ECC keys (Part 1)
Elliptic curve cryptography (ECC) began steadily increasing in normal use across the Internet over the past few years The number of TLS sessions tracked by WikiMedia hovered around 96 percent on average over the course of 2016. Nearly everyone uses ECC every day on the Internet. In keeping with this trend, several people have put up some very good tutorials and talks about ECC. Nick Sullivan wrote an ECC primer when Cloudflare started using certificates that make use of ECC that you can read here.
Andrea Corbellini wrote a set of blog posts explaining deeper the way that the ECC maths (addition, multiplication, etc) work on curves with gif visualizations in part 1 and how that works on finite fields in part 2.
Martijn Grooten gave a great intro to ECC here including a good explaination on the way private keys work and why ECC is faster for point multiplication than for "division", which is essencially the crux of why ECC is considered secure.
Those resources all tend to deal with the math and theory behind ECC, this post is more about how keys are encoded for use in day-to-day use across the Internet and how the different parts of the keys fit into the math behind ECC.
Similar to RSA keys, ECC keys are encoded for storage and transmission using ASN.1 and the binary ASN.1 values are sometimes then encoded further as base64. There are a few different ways to encode EC keys, but one of the most common (currently) is SEC1 (Standards for Efficient Cryptography, specification 1).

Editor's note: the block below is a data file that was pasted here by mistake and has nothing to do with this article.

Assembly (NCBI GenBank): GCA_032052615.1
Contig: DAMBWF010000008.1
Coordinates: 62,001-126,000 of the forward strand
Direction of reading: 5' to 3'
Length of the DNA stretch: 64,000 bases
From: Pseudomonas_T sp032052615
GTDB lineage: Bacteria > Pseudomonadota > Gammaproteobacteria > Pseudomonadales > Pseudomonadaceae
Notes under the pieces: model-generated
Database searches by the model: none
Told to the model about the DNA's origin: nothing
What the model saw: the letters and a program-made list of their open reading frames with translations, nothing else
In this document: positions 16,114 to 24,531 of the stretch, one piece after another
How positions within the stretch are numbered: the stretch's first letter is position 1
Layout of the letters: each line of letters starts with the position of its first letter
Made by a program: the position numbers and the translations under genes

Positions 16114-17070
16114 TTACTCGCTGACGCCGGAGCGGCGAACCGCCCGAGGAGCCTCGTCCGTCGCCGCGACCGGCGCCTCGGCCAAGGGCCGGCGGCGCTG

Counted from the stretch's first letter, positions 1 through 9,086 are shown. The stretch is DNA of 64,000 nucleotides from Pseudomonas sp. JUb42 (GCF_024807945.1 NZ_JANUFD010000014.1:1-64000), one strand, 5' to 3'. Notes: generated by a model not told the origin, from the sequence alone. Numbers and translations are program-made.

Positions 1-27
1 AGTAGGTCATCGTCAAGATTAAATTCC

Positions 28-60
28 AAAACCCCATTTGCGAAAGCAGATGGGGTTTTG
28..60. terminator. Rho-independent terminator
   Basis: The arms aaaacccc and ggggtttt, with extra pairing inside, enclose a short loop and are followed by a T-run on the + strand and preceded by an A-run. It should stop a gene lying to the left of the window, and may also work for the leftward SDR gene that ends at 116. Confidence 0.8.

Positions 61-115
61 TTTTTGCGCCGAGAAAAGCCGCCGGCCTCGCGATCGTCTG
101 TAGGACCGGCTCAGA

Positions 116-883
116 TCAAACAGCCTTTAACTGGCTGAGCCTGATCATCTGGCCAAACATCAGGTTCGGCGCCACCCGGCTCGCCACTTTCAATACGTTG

This first example is the Curve P-256 encoded to explicitly include all the P-256 parameters from the SEC1.
The entire encoded key is wrapped in an ASN.1 sequence the same as RSA keys. Next, a version number to allow for future changes in the way keys are stored. (So far, it doesn’t look like this will be used any time soon. Incrementing the version number was planned for RFC 5480, but did not make it past the draft process.)
After the the version field, is the private key. For elliptic curves, the private key is simply a random number, in this case, 256 random bits.
The next section is the elliptic curve domain parameters, which contains the public, agreed upon, parameters for the particular curve. In this section, we have the typical version number at the start, followed by the OID (Object IDentifier) stating that this information is for an ANSI X9.62 type curve and the field size of that curve. The field size is the length, in bits, of the finite field that makes up the plane in which the elliptic curve operates.
The next part of the explicit parameters is the Curve Info, this section tells the way to initialize the curve equation before beginning the cryptographic calculations. The first two elements of this section are 'a' and 'b', the multiplicand and addend, respectively, of the curve equation, y^2 = x^3 + ax + b. The final piece is the seed value; this is the controversial part of P-256, any discussion around backdoors or weakness tend to center around this discrete value. The seed value is "random", then is hashed and run through an algorithm to get the addend "b" encoded previously. It is included in the curve parameters for verification purposes. The algorithm for verification and generation are found in the NIST Digital Signature Standard.